Quantcast
Environmental News for a Healthier Planet and Life

Help Support EcoWatch

Arctic Sea Ice Hits Yet Another Record Low

Climate

Sea ice in the Arctic hit its lowest annual maximum on record, beating the record set just last year.

“I’ve never seen such a warm, crazy winter in the Arctic,” said National Snow and Ice Data Center director Mark Serreze.

Photo credit: NASA

Arctic sea ice this year was 1.12 million square kilometers below the 1981-2010 average, and 13,000 square kilometers below last year’s record low. Most of the Arctic experienced above-average temperatures all winter, with temperatures occasionally reaching more than 20°F above average. National Snow and Ice Data Center said that these unusually warm temperatures “no doubt” played a role in the record low ice extent.

Watch this short animation that shows the Arctic sea ice freeze cycle from the last summertime minimum extent to March 24, when it reached its wintertime maximum extent: at 5.607 million square miles, it is the lowest maximum extent in the satellite record:

And watch this time lapse of the relative age of Arctic sea ice from week to week since 1990. The oldest ice (9 or more years old) is white. Seasonal ice is darkest blue. Old ice drifts out of the Arctic through the Fram Strait (east of Greenland), but in recent years, it has also been melting as it drifts into the southernmost waters of the Beaufort Sea (north of western Canada and Alaska). This video was produced by the Climate.gov team, based on data provided by Mark Tschudi, University of Colorado-Boulder:

For a deeper dive: NewsWashington Post $,Climate Central, Mashable, USA Today, AP, The Guardian, The Hill

For more climate change and clean energy news, you can follow Climate Nexus on Twitter and Facebook, and sign up for daily Hot News.

YOU MIGHT ALSO LIKE

The Wall Street Journal, Climate Change Denial and the Galileo Gambit

95% of Meteorologists Back Climate Consensus

Bill McKibben: Fracking Has Turned Out to Be a Costly Detour

Rockefeller Fund Divests From Fossil Fuels, Slams Exxon

EcoWatch Daily Newsletter

By Michael Svoboda

The enduring pandemic will make conventional forms of travel difficult if not impossible this summer. As a result, many will consider virtual alternatives for their vacations, including one of the oldest forms of virtual reality – books.

Read More Show Less
Public Employees for Environmental Responsibility on Thursday accused NOAA of ignoring its own scientists' findings about the endangerment of the North Atlantic right whale. Lauren Packard / Flickr / CC BY 2.0

By Julia Conley

As the North Atlantic right whale was placed on the International Union for Conservation of Nature's list of critically endangered species Thursday, environmental protection groups accusing the U.S. government of bowing to fishing and fossil fuel industry pressure to downplay the threat and failing to enact common-sense restrictions to protect the animals.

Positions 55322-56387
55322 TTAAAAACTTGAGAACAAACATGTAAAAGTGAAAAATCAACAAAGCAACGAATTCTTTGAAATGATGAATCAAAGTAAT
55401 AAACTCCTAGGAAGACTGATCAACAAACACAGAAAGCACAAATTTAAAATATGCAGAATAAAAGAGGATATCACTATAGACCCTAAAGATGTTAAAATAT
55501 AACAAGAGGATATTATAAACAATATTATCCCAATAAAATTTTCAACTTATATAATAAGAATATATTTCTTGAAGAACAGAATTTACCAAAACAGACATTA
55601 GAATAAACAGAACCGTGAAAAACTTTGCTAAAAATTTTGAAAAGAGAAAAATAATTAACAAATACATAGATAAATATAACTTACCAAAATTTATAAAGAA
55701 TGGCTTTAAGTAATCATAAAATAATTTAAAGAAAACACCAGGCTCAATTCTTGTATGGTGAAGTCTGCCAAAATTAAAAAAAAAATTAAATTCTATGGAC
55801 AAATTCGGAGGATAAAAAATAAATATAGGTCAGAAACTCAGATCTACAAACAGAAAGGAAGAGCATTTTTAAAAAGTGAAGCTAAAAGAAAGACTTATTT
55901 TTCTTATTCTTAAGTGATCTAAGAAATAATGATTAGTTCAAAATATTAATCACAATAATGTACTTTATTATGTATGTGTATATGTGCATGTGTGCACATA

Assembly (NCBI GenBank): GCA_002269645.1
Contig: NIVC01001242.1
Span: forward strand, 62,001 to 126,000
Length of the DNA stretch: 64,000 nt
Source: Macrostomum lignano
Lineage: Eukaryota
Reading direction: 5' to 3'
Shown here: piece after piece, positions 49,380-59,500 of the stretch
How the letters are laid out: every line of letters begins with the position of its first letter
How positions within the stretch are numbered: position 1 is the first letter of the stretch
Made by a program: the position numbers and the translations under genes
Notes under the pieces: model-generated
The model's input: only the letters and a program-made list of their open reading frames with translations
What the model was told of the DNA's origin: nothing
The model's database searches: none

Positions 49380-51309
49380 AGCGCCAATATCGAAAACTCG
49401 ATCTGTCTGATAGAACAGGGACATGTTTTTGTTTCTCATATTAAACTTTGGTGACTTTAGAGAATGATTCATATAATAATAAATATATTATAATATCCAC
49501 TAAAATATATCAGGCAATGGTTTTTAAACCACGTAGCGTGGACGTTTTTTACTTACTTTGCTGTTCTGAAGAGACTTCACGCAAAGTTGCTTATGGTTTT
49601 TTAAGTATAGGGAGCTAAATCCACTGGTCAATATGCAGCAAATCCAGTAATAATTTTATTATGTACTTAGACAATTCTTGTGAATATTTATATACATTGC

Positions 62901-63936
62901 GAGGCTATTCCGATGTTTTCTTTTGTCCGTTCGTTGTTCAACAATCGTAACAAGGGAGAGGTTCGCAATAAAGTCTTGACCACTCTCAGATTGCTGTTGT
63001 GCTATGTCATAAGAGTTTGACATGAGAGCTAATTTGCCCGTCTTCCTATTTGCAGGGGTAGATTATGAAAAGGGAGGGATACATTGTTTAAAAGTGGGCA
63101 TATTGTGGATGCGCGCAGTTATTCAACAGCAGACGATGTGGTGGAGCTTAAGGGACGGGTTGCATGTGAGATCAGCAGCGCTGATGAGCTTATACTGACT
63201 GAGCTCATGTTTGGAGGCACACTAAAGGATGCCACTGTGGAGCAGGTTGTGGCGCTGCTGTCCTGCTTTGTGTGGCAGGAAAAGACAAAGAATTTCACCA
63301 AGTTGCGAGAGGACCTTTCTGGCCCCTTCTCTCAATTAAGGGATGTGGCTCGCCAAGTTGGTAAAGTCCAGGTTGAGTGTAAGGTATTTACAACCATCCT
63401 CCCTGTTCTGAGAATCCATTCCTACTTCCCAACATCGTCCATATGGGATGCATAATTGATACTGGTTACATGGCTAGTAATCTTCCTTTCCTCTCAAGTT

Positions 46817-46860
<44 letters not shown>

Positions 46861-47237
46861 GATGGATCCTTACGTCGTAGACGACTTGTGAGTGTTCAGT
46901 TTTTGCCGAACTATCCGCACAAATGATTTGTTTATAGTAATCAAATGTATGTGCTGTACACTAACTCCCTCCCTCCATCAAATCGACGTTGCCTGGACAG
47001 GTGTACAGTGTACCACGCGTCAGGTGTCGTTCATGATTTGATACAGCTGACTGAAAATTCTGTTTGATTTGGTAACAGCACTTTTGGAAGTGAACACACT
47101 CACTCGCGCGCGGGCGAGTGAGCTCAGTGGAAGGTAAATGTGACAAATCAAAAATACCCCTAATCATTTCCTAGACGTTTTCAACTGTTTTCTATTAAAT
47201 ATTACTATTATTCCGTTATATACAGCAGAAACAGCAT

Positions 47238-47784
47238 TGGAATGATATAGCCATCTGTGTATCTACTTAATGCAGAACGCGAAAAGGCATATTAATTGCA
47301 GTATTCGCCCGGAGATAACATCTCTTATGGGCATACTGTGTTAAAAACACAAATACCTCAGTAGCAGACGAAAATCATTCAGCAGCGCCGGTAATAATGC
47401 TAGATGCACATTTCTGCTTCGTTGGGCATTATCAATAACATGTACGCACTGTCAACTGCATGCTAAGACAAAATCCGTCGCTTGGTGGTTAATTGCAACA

Read More Show Less
Pexels

By Beth Ann Mayer

Since even moderate-intensity workouts offer a slew of benefits, walking is a good choice for people looking to stay healthy.

Read More Show Less
Much of Eastern Oklahoma, including most of Tulsa, remains an Indian reservation, the Supreme Court ruled on Thursday. JustTulsa / CC BY 2.0

Much of Eastern Oklahoma, including most of Tulsa, remains an Indian reservation, the Supreme Court ruled on Thursday.

Read More Show Less
The Firefly Watch project is among the options for aspiring citizen scientists to join. Mike Lewinski / Wikimedia Commons / CC by 2.0

By Tiffany Means

Summer and fall are great seasons to enjoy the outdoors. But if you're already spending extra time outside because of the COVID-19 pandemic, you may be out of ideas on how to make fresh-air activities feel special. Here are a few suggestions to keep both adults and children entertained and educated in the months ahead, many of which can be done from the comfort of one's home or backyard.

Read More Show Less
People sit at the bar of a restaurant in Austin, Texas, on June 26, 2020. Texas Governor Greg Abbott ordered bars to be closed by noon on June 26 and for restaurants to be reduced to 50% occupancy. Coronavirus cases in Texas spiked after being one of the first states to begin reopening. SERGIO FLORES / AFP via Getty Images

The coronavirus may linger in the air in crowded indoor spaces, spreading from one person to the next, the World Health Organization acknowledged on Thursday, as The New York Times reported. The announcement came just days after 239 scientists wrote a letter urging the WHO to consider that the novel coronavirus is lingering in indoor spaces and infecting people, as EcoWatch reported.

Read More Show Less

Trending

A never-before-documented frog species has been discovered in the Peruvian highlands and named Phrynopus remotum. Germán Chávez

By Angela Nicoletti

The eastern slopes of the Andes Mountains in central Perú are among the most remote places in the world.

Read More Show Less